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Caching Data with a Web Service in Enterprise Library : Page 3

If you've ever wondered whether you might be able to use a web service to cache data—or whether it would be fast enough to be useful—wonder no more.


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Designing the Web Service Interface
The interface required for communication between the backing store provider and the web service is basically the set of methods that the backing store provider must implement, such as LoadDataFromStore, Remove, AddNewItem, and Count (implemented as CachedItemCount). I modified the signatures to include the name of the cache partition, and chose to change the types to simplify transmission over the wire by using mainly Base64-encoded String and String Array types. However, this is an arbitrary decision; you can choose the types that best suit your requirements.

The following code shows the Interface class (named ICustomCacheWebService) that defines the communication interface:

using System; using System.Collections; namespace Microsoft.Practices.EnterpriseLibrary.Caching { public interface ICustomCacheWebService { Int32 CachedItemCount(String partitionName); String AddNewItem(String partitionName, String storageKey, String[] cachedItemInfo, String base64ItemBytes); String Remove(String partitionName, String storageKey); String RemoveOldItem(String partitionName, String storageKey); String UpdateLastAccessedTime(String partitionName, String storageKey, DateTime timestamp); String Flush(String partitionName); String[] LoadDataFromStore(String partitionName); // String array: // @ Index + 0 = cache key // @ Index + 1 = last accessed date/time // @ Index + 2 = duration (seconds) // @ Index + 3 = Base64 encoded data // repeats in multiples of 4 } }

Implementing the Interface in a Web Service
After creating the interface class, copy it into the App_Code folder of a new C# Web Service project in Visual Studio.

Author's Note: you must use the same language to create both the interface and the web service.

Then add the interface to the class declaration (you may need to include the full namespace-qualified names):

public class Service : WebService, ICustomCacheWebService

Now right-click the interface name and select Implement Interface, and then click Implement Interface in the fly-out menu. This creates all the outline methods required for the web service and the web service proxy.

Author's Note: If you click the option "Implement interface explicitly" instead, Visual Studio uses the full namespace-qualified names for each member instead of just the member name.

Next, change the value of the Namespace property of the WebService attribute within the new web service from its default (http://tempuri.org/) to the namespace binding you want to use for communication between your backing store provider and the target web service(s):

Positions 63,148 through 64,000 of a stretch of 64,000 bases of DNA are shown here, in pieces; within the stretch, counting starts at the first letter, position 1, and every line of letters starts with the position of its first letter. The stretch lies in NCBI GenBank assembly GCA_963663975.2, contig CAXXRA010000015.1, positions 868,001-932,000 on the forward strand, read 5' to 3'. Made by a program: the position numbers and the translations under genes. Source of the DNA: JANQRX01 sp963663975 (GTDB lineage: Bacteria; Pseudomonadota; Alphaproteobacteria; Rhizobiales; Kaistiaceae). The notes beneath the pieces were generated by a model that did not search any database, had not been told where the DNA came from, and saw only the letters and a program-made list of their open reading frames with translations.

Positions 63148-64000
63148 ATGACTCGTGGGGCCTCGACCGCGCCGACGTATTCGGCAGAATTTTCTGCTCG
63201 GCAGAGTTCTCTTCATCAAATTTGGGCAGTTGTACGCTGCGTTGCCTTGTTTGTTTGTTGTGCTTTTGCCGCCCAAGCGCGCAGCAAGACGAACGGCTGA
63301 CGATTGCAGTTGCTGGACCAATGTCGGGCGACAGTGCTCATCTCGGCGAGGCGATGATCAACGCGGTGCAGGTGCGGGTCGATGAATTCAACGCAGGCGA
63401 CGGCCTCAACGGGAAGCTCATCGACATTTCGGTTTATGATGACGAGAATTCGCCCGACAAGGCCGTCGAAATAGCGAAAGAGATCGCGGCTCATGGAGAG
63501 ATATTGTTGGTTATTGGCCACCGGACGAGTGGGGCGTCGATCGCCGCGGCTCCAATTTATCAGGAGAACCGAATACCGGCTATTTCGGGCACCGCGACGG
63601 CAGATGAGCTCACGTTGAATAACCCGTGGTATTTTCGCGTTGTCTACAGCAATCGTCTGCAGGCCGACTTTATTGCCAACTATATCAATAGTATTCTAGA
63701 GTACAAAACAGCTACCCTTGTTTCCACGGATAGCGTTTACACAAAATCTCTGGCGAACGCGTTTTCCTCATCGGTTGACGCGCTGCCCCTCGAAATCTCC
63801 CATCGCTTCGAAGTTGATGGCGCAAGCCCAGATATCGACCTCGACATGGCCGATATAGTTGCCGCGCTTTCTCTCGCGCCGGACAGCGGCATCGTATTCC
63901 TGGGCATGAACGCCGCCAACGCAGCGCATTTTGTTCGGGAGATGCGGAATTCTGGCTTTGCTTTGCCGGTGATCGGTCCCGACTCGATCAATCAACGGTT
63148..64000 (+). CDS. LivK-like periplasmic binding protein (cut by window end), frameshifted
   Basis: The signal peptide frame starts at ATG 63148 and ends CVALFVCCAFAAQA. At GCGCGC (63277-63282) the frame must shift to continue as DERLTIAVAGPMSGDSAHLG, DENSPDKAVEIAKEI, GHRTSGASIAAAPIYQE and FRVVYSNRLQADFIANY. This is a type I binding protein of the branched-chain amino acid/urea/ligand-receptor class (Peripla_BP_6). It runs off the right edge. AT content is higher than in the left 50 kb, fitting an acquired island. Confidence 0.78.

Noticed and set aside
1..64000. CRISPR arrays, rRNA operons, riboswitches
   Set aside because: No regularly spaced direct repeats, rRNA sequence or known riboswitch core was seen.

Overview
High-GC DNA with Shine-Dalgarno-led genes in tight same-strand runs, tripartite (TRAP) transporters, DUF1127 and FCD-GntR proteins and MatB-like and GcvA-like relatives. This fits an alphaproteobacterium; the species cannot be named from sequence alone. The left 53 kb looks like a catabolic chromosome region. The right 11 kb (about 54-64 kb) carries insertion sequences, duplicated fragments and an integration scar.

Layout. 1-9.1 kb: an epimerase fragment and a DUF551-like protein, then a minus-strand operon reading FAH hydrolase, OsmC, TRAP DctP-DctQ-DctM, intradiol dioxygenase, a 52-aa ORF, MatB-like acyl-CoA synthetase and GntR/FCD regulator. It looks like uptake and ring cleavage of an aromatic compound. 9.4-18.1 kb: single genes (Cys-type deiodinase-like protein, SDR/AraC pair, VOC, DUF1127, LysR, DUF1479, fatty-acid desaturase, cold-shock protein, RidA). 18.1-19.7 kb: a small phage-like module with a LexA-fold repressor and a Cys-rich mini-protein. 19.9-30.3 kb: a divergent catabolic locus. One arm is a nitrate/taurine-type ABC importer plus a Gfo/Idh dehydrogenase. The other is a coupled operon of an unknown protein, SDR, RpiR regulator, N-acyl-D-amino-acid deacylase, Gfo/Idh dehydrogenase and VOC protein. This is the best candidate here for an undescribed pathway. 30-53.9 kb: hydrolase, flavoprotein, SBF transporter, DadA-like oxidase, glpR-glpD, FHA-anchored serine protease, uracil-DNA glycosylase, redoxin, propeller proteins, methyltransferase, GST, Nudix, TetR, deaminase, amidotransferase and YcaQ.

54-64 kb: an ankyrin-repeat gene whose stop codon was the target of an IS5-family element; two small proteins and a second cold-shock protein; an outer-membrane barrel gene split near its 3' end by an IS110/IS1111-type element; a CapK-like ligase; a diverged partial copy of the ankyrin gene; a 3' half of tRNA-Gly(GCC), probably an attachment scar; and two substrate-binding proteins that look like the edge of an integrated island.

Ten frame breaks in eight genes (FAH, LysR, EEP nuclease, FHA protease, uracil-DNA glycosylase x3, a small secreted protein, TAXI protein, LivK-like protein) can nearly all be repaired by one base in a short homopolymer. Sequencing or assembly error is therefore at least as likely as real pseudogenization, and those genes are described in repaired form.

[WebService(Namespace = "uri:mycacheservice/somequalifier/samples")]

Running WSDL to Generate the Proxy Class
After the outline web service is available, open a Command window and execute wsdl.exe to generate the required proxy class. To see all the options for WSDL, type:

wsdl.exe /?

If you are happy with the default language for the proxy class (C#), all you need enter to generate the class is a command using this syntax:

wsdl.exe http://path-to-your-web-service/ your-web-service-file-name.asmx

Insert the /language:VB option before the URL if you want the proxy class generated in Visual Basic.NET instead of C#, and include the /out:file-path-and-name option if you want to generate the class file with a specific name, or in a specific folder instead of the same folder as the WSDL tool. The sample proxy provided with the samples is named CustomCacheWebServiceProxy.

Modifying the Generated Proxy Class
The generated proxy class will contain the methods exposed by the web service. As an example, here's a method that takes the partition name and the storage key of a cached item:

public string Remove(string partitionName, string storageKey)

However, you must make a few minor changes to the class before you can use it. By default, the WSDL tool does not add a namespace to the proxy class (although you can specify one as an option if you wish). However, if you want to locate the proxy class within a namespace in your modified version of the Enterprise Library Caching Application Block, you can simply add it to the class. This is the namespace used by the Caching Application Block:

namespace Microsoft.Practices.EnterpriseLibrary.Caching { ... WSDL generated code here ... }

Next, add the name of the interface for the custom class and web service so that you can access the proxy in your code using the interface type instead of requiring the proxy class type:

public partial class CustomCacheWebServiceProxy : System.Web.Services.Protocols.SoapHttpClientProtocol, ICustomCacheWebService

To allow users to configure the URL of the proxy to point to their custom Caching Web Service, modify the proxy class constructor to accept the URL as a parameter, and set the Url property of the class to this value instead of the fixed value that WSDL generates within the constructor:

public CustomCacheWebServiceProxy(String webServiceUrl) { this.Url = webServiceUrl; }

Finally, if you want to use a different namespace binding from that specified in your temporary outline web service, change the value of the namespace in the WebServiceBindingAttribute near the start of the class, and in all of the SoapDocumentMethodAttribute instances on the members of the proxy class.



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